Halfway through this, I ran into one of the stock boys that I always see on Wednesdays. He asked what I was doing and I explained the whole thing about the yogurt.
“Greek yogurt?” he asked, playing with the diamond stud in his ear.
“Yea… it’s yogurt but thicker.”
“We have Greek yogurt…”
I looked at him through squinty eyes, head half-cocked.
“You mean to say,” I started, gesturing with my bag of Twizzlers, “that you’ve had this all along?”
“No, I just stocked it last night. C’mere”
I followed him to the “Health Market” and smiled as he made jokes about it being my favorite section. He reached behind the fruit and produced Greek with Honey and Greek with Blueberries. One in each hand.
“Organic… I know you like that,” he said, chuckling, “and Greek and single serving for my favorite single lady.”
I smiled back as he took my basket.
“I’ll put these ingredients back.”
“I’m nervous,” I said to the nurse as I went in. She had already taken my glasses so I couldn’t see anything and that’s probably for the best. I don’t really know why I made that particular announcement. It’s as though I thought I was the only one of sixteen people in the day who would be afraid of oral surgery.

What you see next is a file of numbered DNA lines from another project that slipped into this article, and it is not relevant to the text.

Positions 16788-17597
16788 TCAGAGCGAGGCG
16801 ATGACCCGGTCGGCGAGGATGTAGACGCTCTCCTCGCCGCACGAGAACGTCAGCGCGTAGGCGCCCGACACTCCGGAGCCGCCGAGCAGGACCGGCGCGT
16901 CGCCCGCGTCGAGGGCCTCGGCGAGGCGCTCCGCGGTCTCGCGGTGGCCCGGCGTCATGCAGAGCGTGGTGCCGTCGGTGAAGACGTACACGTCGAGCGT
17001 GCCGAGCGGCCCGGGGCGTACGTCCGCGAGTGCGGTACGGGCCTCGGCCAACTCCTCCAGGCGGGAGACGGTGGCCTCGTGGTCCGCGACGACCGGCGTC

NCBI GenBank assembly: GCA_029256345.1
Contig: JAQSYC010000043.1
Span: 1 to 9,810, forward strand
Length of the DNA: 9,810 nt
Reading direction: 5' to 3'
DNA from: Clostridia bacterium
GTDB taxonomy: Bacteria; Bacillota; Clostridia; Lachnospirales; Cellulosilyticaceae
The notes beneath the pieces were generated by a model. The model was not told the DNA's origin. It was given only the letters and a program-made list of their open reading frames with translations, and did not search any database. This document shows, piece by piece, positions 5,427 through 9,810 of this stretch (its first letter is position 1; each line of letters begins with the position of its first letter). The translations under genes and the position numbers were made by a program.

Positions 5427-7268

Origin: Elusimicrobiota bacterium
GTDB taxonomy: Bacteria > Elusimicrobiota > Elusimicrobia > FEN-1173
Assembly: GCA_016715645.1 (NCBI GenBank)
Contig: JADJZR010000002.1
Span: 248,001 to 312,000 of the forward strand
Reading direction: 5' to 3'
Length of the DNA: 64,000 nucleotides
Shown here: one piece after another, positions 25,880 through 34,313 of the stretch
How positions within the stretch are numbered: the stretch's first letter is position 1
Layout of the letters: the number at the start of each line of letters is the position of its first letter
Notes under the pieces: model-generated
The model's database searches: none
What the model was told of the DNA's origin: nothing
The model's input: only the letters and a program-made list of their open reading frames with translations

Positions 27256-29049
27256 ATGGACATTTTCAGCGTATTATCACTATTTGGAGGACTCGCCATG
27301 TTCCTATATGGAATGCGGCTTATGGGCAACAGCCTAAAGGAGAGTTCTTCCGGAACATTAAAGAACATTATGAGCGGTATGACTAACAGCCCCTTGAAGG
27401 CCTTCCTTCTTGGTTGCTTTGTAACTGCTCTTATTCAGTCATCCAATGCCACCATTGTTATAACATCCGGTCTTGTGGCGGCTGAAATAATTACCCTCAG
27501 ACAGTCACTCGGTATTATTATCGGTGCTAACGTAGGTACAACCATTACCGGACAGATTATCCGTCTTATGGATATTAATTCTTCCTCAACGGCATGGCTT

“Oh are you?” she said, with surprise. “Well sit down here.” I sat in the chair and she placed the nitrous over my nose, asking me to breathe deeply. I told her it tasted funny. Like cotton candy flavoring.
I don’t know if anyone has ever told you what being under nitrous oxide is like, but it is an odd sensation. The first thing to change in how your head feels. Your ears begin to ring and your head starts to feel as though it’s vibrating. I imagine it what concussion feels like. Shortly thereafter, your hands and feet start to feel the effects and the feeling travels inward until your whole body feels like it is a buzzing, electric mass.
It’s cool, frankly.
What happened then, though, is that my body had slowed down without notifying the old brain so that I continued to need to talk. I can imagine you’re not surprised that I wanted to talk. So in a voice slow and deep I told the nurse about myself. Each word was hard to manage, as though they’d been lashed all together with salt water taffy, but I pressed on.